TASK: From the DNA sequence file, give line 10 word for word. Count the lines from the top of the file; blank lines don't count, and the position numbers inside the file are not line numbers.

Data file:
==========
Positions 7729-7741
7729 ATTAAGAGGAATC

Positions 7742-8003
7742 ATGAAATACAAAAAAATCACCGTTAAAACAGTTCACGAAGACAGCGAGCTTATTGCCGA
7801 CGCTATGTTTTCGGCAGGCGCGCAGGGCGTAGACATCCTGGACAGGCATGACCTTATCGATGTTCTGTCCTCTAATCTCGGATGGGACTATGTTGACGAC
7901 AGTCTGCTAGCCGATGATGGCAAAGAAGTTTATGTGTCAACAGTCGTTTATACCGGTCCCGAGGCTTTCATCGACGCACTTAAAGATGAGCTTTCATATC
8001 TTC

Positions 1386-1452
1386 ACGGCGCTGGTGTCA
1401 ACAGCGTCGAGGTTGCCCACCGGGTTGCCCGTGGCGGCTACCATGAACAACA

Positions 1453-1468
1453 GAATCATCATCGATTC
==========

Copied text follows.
1401 ACAGCGTCGAGGTTGCCCACCGGGTTGCCCGTGGCGGCTACCATGAACAACA